How Air Pollution Can Damage Your Eyes—and What to Do About It

You’d probably guess that air pollution is bad for your heart and lungs, but how about your eyes? According to scientists at the University College London, people who live in cities with high pollution levels are at least 6 percent more likely to develop glaucoma, a debilitating eye condition that can lead to irreversible blindness. And glaucoma is 50 percent more common in urban areas versus rural.

“Air pollution may cause inhaled particles to get into blood vessels,” says study co-author Paul Foster, a professor of glaucoma studies. The particles travel through the blood to nerves in the eyes, which can, over time, damage the retina. Other research found that even short exposure—think hours—can permanently damage and shrink blood vessels. If you live in a city with high air pollution, avoid exercising outdoors during peak pollution hours, choose parks over busy streets, and install a good air filter in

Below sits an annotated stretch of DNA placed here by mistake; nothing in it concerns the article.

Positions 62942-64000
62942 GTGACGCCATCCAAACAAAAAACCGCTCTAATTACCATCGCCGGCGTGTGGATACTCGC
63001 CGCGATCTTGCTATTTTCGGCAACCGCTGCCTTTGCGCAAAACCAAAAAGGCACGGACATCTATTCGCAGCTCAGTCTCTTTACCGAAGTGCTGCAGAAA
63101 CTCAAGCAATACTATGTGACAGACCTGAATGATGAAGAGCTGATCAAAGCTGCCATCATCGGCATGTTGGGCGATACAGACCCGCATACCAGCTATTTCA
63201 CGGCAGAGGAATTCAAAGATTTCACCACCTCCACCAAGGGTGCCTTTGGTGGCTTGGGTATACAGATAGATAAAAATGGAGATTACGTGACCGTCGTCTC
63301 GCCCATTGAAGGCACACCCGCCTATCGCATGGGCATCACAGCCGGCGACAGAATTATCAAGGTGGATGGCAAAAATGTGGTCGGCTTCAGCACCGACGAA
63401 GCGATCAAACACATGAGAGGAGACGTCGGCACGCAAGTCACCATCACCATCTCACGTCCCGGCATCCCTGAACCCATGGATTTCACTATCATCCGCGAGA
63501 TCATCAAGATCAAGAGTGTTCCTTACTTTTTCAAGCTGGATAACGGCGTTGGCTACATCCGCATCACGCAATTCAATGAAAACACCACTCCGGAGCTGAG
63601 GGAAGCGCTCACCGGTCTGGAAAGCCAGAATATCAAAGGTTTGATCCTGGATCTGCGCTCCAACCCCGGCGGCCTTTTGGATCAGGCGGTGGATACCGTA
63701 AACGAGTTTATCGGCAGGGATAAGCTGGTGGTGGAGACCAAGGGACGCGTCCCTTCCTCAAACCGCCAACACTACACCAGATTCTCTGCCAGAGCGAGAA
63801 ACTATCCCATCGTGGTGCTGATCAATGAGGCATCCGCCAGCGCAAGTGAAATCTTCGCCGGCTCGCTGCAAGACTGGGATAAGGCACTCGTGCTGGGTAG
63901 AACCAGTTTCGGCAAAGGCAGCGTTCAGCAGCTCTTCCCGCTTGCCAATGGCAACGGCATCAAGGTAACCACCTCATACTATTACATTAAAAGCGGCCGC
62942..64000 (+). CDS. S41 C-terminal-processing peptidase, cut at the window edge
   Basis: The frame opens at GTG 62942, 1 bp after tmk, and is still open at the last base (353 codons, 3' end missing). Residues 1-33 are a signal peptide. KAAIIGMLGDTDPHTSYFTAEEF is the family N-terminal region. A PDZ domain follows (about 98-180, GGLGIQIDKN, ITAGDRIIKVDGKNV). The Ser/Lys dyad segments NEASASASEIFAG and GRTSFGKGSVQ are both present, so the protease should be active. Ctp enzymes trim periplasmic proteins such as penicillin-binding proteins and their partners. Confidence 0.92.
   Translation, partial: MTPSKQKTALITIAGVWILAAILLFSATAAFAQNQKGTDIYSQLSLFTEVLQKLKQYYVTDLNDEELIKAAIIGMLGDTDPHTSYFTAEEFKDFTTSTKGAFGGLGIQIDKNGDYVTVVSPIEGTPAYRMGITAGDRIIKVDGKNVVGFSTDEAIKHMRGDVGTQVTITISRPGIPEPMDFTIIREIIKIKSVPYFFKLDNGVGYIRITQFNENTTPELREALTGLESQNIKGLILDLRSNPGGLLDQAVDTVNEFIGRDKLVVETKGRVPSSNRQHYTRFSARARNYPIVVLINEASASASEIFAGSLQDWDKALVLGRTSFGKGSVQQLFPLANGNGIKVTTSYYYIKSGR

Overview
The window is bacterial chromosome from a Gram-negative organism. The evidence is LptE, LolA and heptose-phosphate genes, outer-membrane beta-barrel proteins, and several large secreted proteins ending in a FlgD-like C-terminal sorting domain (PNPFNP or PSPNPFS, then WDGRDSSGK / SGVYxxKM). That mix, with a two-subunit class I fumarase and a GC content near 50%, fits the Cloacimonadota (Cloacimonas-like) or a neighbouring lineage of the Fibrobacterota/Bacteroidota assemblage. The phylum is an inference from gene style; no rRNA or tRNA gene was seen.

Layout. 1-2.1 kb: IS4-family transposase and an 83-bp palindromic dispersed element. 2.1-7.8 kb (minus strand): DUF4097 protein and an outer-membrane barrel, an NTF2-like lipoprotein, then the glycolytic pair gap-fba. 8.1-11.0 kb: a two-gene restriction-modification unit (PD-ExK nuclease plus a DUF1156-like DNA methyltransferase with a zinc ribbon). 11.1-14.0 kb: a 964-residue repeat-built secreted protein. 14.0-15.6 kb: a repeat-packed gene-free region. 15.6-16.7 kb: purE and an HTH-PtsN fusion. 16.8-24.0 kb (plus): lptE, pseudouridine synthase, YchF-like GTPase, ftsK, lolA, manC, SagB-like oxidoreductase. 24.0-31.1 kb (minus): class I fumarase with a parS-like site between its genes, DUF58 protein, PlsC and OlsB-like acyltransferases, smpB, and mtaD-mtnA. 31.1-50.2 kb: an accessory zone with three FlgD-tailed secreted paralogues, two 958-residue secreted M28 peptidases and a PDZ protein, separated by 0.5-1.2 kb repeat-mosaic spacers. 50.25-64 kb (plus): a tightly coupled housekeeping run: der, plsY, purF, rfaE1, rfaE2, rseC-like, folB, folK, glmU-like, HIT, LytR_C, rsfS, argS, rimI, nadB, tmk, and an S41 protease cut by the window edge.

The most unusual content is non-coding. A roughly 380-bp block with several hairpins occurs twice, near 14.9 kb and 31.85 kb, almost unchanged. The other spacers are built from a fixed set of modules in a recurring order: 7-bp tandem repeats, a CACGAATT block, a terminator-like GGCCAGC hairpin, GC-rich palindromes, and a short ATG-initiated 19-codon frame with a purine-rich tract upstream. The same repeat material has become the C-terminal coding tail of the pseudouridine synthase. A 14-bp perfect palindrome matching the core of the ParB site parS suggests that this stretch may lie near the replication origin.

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Keep coronavirus in perspective | Health Beat

Hand-washing is one of the most simple, sensible steps you can take for personal health maintenance. (For Spectrum Health Beat)

Coronavirus is all over the news. People are talking about the latest outbreak that started in China and appears to be rapidly spreading to other countries.

It’s happened before. Ebola. MERS. SARS.

All are dangerous diseases that took lives, but the widespread panic about these illnesses affected millions more.

So how can you stay calm when these threats arise—and how can you keep kids from worrying too much about these outbreaks?

“It’s natural to overreact to a stressor we can’t control,” said E. Scott Geller, an alumni distinguished professor of psychology at Virginia Tech. “And this is front and center right now, so we have to make an evaluation as to whether we can control this stressor. If we don’t think we’re in control, there’s distress.”

But the U.S. Centers

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